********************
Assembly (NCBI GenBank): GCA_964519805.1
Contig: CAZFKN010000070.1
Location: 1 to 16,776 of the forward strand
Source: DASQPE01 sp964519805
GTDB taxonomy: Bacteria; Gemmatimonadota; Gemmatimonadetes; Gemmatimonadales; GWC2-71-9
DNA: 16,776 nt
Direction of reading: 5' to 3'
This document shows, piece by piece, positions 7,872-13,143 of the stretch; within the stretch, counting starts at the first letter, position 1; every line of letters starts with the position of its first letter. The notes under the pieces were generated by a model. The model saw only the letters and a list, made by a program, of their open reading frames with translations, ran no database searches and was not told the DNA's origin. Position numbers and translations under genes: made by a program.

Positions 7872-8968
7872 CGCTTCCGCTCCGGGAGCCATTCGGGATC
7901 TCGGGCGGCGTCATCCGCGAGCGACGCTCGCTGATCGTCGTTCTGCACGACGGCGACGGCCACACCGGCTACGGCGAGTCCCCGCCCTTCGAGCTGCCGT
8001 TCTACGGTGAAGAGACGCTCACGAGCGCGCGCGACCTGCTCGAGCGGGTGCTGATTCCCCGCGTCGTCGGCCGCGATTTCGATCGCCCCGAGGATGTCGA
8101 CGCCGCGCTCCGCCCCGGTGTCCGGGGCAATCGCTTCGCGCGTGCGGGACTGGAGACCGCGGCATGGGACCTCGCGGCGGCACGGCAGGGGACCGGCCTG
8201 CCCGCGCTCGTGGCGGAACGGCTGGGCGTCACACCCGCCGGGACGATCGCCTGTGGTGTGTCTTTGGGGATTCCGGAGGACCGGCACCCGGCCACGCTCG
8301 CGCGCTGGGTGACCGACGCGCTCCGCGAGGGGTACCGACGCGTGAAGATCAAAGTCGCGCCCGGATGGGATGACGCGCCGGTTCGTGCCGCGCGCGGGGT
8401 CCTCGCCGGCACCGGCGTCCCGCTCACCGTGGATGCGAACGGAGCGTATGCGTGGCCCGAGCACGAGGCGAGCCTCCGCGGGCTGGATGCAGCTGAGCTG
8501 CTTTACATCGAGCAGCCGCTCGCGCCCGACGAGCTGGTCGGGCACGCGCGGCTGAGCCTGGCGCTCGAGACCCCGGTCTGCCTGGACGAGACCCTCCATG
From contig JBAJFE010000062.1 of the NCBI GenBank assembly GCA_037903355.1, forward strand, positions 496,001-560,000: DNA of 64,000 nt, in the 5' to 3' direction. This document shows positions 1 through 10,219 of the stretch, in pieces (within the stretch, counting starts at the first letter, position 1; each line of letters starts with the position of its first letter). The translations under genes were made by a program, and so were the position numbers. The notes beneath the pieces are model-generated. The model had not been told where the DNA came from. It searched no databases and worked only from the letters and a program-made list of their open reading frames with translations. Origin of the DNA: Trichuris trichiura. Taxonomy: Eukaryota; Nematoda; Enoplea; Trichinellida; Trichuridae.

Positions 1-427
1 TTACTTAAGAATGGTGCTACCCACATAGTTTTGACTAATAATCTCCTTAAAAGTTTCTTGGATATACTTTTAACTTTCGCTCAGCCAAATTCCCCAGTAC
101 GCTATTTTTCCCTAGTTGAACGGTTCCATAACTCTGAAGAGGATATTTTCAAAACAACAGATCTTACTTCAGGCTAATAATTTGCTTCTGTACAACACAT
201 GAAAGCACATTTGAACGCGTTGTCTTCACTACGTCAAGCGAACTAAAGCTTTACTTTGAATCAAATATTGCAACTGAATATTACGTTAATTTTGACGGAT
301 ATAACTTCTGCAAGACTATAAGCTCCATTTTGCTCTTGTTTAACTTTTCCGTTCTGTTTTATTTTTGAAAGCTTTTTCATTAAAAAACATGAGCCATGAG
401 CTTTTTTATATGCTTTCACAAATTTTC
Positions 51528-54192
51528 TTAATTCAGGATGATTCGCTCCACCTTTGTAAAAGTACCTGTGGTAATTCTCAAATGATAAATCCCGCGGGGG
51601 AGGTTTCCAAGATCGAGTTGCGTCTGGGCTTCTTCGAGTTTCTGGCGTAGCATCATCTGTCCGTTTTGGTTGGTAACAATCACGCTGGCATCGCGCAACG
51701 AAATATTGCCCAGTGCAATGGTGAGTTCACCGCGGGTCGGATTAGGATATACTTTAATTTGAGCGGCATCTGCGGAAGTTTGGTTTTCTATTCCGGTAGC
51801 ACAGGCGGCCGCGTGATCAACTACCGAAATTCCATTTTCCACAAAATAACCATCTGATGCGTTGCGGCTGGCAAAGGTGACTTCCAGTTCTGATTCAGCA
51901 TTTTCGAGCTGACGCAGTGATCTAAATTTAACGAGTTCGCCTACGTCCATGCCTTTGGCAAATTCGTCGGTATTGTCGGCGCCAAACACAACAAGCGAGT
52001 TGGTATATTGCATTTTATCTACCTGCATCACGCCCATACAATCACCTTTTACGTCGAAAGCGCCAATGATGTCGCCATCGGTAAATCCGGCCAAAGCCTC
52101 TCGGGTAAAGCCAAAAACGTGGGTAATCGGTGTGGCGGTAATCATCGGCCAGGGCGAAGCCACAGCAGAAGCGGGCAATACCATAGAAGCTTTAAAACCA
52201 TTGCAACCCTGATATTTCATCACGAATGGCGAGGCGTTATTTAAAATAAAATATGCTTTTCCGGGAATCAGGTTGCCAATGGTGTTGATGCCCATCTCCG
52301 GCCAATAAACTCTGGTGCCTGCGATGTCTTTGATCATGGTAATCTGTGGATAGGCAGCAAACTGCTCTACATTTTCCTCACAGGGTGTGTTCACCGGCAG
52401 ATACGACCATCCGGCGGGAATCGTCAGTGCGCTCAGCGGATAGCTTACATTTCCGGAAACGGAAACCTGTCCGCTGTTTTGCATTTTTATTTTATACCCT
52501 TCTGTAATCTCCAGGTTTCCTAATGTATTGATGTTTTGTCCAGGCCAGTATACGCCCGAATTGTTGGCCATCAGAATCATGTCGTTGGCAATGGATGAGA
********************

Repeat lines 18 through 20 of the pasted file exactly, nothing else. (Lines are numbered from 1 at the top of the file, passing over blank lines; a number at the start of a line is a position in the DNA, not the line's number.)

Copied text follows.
From contig JBAJFE010000062.1 of the NCBI GenBank assembly GCA_037903355.1, forward strand, positions 496,001-560,000: DNA of 64,000 nt, in the 5' to 3' direction. This document shows positions 1 through 10,219 of the stretch, in pieces (within the stretch, counting starts at the first letter, position 1; each line of letters starts with the position of its first letter). The translations under genes were made by a program, and so were the position numbers. The notes beneath the pieces are model-generated. The model had not been told where the DNA came from. It searched no databases and worked only from the letters and a program-made list of their open reading frames with translations. Origin of the DNA: Trichuris trichiura. Taxonomy: Eukaryota; Nematoda; Enoplea; Trichinellida; Trichuridae.

Positions 1-427
1 TTACTTAAGAATGGTGCTACCCACATAGTTTTGACTAATAATCTCCTTAAAAGTTTCTTGGATATACTTTTAACTTTCGCTCAGCCAAATTCCCCAGTAC